Moreover, while CEO activism risks alienating consumers who disagree with the CEO’s public stance, this study finds that Cook’s statements increased consumers’ intent to purchase Apple products, especially among those who agreed with Cook’s statements.
In social media marketing, companies often try to engage consumers with a playful approach.
But play is serious business that can backfire if not done correctly.
John Deighton and Leora Kornfeld discuss three "rules of play." Open for comment; With ecommerce becoming a much bigger part of the economy, a tipping point is fast approaching for many retailers.
For cases of the type you mention I would probably recommend not naming the brands.
The reason for this is that the manufacturer is unlikely to be happy if you say that their equipment is not very good (and they can't all be good or there is nothing to write about).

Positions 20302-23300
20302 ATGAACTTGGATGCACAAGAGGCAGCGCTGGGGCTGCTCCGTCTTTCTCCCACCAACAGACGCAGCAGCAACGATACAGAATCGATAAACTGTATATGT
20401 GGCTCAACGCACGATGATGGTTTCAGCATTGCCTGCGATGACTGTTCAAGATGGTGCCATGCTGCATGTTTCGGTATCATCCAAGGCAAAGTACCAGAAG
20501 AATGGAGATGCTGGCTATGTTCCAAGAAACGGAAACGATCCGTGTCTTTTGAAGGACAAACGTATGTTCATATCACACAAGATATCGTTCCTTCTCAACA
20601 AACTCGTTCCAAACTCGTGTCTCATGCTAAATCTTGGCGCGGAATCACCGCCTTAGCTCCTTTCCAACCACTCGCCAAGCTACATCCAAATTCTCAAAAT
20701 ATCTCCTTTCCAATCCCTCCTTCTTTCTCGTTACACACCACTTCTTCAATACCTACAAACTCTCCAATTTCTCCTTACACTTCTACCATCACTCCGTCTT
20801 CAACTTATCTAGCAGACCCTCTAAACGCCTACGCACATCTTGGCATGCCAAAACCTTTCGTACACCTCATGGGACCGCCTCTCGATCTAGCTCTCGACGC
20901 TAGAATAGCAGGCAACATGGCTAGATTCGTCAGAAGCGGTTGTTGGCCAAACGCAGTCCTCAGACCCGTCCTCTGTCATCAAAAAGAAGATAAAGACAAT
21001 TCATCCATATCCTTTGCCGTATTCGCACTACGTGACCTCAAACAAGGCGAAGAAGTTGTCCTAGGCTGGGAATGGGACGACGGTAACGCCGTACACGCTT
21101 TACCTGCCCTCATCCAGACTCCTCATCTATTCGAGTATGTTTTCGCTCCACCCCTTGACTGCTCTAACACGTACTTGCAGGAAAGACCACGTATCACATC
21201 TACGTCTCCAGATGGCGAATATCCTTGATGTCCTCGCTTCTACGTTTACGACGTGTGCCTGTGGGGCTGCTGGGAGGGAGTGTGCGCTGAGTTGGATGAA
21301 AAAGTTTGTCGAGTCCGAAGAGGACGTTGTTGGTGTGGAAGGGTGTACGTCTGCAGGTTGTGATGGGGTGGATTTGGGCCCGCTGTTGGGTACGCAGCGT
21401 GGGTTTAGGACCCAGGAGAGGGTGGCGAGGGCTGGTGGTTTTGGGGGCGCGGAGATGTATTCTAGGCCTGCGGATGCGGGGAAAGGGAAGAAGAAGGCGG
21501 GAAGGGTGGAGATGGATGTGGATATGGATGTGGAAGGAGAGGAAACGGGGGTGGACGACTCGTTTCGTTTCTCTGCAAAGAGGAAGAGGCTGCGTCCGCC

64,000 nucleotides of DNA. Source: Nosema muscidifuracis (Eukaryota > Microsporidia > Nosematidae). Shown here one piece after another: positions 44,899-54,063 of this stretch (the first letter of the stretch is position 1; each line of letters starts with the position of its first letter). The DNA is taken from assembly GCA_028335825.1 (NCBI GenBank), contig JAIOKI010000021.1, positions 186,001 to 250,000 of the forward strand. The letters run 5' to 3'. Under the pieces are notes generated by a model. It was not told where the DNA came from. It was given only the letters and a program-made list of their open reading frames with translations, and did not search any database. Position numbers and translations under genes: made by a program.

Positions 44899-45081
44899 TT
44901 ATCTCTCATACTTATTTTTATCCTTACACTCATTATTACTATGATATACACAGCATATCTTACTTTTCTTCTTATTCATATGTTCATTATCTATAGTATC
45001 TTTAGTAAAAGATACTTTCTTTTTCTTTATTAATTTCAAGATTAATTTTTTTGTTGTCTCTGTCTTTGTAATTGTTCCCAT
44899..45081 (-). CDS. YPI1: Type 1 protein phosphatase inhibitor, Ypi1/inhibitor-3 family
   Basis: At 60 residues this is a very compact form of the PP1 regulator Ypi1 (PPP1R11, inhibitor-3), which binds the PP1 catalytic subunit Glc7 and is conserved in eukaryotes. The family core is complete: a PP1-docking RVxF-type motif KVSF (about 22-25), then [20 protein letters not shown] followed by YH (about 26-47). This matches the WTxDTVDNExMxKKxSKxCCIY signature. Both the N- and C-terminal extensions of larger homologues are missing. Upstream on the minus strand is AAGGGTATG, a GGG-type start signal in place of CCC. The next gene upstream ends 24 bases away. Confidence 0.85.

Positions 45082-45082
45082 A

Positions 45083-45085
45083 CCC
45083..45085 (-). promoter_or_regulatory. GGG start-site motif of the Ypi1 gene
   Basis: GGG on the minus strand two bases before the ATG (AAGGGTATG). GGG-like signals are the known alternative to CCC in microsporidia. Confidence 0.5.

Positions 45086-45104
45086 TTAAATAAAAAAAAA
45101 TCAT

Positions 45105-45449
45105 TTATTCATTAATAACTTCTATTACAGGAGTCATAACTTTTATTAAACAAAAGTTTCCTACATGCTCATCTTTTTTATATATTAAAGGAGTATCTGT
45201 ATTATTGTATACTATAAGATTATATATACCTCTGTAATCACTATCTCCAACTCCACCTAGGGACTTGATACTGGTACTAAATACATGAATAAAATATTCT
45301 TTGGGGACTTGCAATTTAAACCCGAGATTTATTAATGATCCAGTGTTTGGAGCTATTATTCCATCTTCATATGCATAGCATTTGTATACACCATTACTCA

In this podcast, Elie Ofek discusses the campaign's results.
Open for comment; With calculators targeted to women and laundry products aimed at men, examples of identity-based labeling—or “identity appeals”—abound in advertising and marketing.
If a company has provided some equipment used in this sort of thing you may wish to put them in the acknowledgements. If very few people make an instrument of a certain type saying thanks to company X makes it obvious what it is.
On the other hand knowledgeable readers could probably make an educated guess anyway.